Nunzia Taraschi, director of Sextantio Albergo Diffuso, says they “didn’t change anything during Covid”.

“Since this concept is not very commercial, we don’t have a lot of rooms. The rooms in the small houses are far apart. This is a project that was born more than a restoration than an economic model. This is now an advantage because it there is one. ” lots of space and distance. “

The ability of the Albergo Diffuso model to meet the needs of Covid-era tourists without requiring significant changes was recently highlighted in an article published by the Canadian Center for Science and Education.

Earlier this month, Abruzzo was officially designated the “red zone” by Covid, which means that tourists are prohibited from entering the region. Taraschi says the hotel was hosting guests until the new restrictions were imposed.

“We already had room inquiries in December,” she says. “We had customers who were with Sextantio a few weeks ago and said they felt safer here than at home in the city.”

Fresh attractions

Sextantio Albergo Diffuso-7

Guests love the connection to nature that scattered hotels offer.

Courtesy of Sextantio

Marisa Ragi, owner of Al Vecchio Convento Albergo Diffuso in the small village of Portico di Romagna in the northern Italian region of Emilia Romagna, is optimistic when she explains the current state of her business.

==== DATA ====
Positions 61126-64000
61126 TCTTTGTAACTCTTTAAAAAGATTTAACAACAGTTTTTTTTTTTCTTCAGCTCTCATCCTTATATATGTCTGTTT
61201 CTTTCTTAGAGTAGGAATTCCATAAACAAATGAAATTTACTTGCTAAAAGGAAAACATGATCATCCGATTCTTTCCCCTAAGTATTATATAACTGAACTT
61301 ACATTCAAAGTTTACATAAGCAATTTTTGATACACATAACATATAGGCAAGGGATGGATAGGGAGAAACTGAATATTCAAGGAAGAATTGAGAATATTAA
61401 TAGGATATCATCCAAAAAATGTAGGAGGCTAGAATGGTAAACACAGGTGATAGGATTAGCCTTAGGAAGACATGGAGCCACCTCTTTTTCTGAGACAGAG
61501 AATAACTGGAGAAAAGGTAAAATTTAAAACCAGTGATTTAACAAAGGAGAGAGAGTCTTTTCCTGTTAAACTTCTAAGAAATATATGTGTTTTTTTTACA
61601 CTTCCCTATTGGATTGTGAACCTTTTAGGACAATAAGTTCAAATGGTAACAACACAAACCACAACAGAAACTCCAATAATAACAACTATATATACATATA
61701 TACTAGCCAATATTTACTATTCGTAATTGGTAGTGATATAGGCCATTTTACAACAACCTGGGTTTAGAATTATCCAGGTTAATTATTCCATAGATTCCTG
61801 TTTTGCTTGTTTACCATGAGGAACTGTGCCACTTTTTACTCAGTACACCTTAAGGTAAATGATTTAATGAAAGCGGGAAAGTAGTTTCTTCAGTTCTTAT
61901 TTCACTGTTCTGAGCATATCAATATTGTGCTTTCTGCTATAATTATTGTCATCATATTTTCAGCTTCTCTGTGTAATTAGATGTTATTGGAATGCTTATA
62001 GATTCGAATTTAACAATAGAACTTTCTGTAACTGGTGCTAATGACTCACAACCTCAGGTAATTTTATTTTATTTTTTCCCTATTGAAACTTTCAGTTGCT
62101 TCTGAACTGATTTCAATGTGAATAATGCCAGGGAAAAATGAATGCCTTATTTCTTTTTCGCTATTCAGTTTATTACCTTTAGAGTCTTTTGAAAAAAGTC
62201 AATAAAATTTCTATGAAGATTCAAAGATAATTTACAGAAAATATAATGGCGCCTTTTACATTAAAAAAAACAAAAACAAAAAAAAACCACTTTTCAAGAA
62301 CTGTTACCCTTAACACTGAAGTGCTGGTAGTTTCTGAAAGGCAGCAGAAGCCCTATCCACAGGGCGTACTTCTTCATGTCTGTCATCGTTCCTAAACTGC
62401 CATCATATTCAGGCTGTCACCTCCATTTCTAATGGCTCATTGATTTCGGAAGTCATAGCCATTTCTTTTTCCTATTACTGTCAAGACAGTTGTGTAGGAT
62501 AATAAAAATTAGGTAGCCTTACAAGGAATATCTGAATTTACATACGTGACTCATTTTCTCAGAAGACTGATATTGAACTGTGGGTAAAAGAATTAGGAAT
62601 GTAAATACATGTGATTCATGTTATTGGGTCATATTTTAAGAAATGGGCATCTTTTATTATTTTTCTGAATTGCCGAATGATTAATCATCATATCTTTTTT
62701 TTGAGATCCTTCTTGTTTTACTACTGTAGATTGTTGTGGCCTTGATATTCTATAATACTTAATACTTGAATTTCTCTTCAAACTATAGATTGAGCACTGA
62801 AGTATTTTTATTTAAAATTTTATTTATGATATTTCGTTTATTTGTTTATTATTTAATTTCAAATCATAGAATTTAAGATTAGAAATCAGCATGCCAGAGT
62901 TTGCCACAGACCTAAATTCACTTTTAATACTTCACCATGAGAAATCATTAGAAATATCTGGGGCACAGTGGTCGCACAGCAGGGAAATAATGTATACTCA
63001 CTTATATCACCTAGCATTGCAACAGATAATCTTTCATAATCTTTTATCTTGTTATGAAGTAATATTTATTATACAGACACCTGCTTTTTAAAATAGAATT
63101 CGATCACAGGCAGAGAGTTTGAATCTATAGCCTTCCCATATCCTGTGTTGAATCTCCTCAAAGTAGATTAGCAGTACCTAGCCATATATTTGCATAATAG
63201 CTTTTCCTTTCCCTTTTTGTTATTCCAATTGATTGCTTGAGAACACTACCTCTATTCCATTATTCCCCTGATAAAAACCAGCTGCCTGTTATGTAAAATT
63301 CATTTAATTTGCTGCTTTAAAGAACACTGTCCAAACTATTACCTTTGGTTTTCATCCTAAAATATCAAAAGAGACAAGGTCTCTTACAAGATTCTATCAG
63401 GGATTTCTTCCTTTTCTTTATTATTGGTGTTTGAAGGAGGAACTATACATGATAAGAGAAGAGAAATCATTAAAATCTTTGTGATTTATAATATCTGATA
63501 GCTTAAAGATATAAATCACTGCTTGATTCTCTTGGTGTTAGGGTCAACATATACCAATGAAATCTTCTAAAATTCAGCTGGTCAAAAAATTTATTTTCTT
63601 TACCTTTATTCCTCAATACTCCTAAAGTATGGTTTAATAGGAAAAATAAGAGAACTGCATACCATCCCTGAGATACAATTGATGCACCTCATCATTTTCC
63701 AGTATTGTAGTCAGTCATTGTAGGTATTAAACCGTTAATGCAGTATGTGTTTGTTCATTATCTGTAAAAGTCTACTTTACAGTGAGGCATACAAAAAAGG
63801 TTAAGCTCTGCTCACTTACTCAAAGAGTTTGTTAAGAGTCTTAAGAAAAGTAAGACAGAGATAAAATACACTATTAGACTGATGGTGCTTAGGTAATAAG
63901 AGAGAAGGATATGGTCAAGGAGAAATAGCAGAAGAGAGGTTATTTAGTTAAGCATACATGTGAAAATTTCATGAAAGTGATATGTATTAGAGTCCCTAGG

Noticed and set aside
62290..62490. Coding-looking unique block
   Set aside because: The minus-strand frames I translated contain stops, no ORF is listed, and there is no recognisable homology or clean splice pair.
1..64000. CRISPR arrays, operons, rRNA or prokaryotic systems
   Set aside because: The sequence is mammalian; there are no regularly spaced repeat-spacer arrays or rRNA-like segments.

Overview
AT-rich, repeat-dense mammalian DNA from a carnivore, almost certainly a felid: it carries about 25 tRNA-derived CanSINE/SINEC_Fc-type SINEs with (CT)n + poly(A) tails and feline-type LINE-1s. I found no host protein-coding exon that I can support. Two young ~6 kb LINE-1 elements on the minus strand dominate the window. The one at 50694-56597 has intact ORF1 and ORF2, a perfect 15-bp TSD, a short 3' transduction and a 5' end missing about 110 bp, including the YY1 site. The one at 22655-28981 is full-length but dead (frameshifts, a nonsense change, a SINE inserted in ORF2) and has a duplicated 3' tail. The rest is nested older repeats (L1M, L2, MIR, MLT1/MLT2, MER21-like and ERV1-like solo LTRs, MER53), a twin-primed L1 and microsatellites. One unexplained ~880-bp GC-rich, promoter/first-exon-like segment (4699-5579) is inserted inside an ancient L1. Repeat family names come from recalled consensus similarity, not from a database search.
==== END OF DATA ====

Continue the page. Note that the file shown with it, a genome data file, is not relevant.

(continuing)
“Now we’re desperate because Emilia is an orange zone, so we’re closed,” she says. “But we worked a lot until then.

“I was happily surprised because normally 90% of our customers are foreigners who are looking for these hidden experiences. They are looking for the real Italy. By mid-July, when Italy reopened, we had a lot of Italians who saved us.”

Ragi adds: “We had guests until last week when we had to close. We have worked more in the last two months than in the last 20 years.”

The majority of Ragi’s customers are Northern Europeans. “Italians usually ask if we have a pool or a sauna – and not only do we have the fresh river in front of Albergo Diffuso – but now these are high-risk things. Now we have access to a fresh river is not a negative, it is positive. ”

Ragi and her husband opened a restaurant in their hometown, but in 2007 when they opened Albergo Diffuso with the help of the creator of the dispersed hotel concept, Giancarlo Dall’Ara, the business took the next step.

As the community flourished, other shops opened up in town, inspired by the success of Albergo Diffuso.

Ragi says: “As a gift to the city, I decided to open a small free library that I open in the early morning. If I remember, it closes at night. Anyone can bring a book and take a book, as many as he can I’m paying for the electricity. There are 10,000 books in the free library today. “

Andrea Ciarroca, owner of the Il Palazzo residence, also in Santo Stefano di Sessanio, says that her establishment has managed to defy the downward trend in traditional hotels during this year’s high season.

And the future remains bright.

“This summer tourism has grown. I think there will be a niche that wants to get back to nature and go for walks through the villages and mountains.”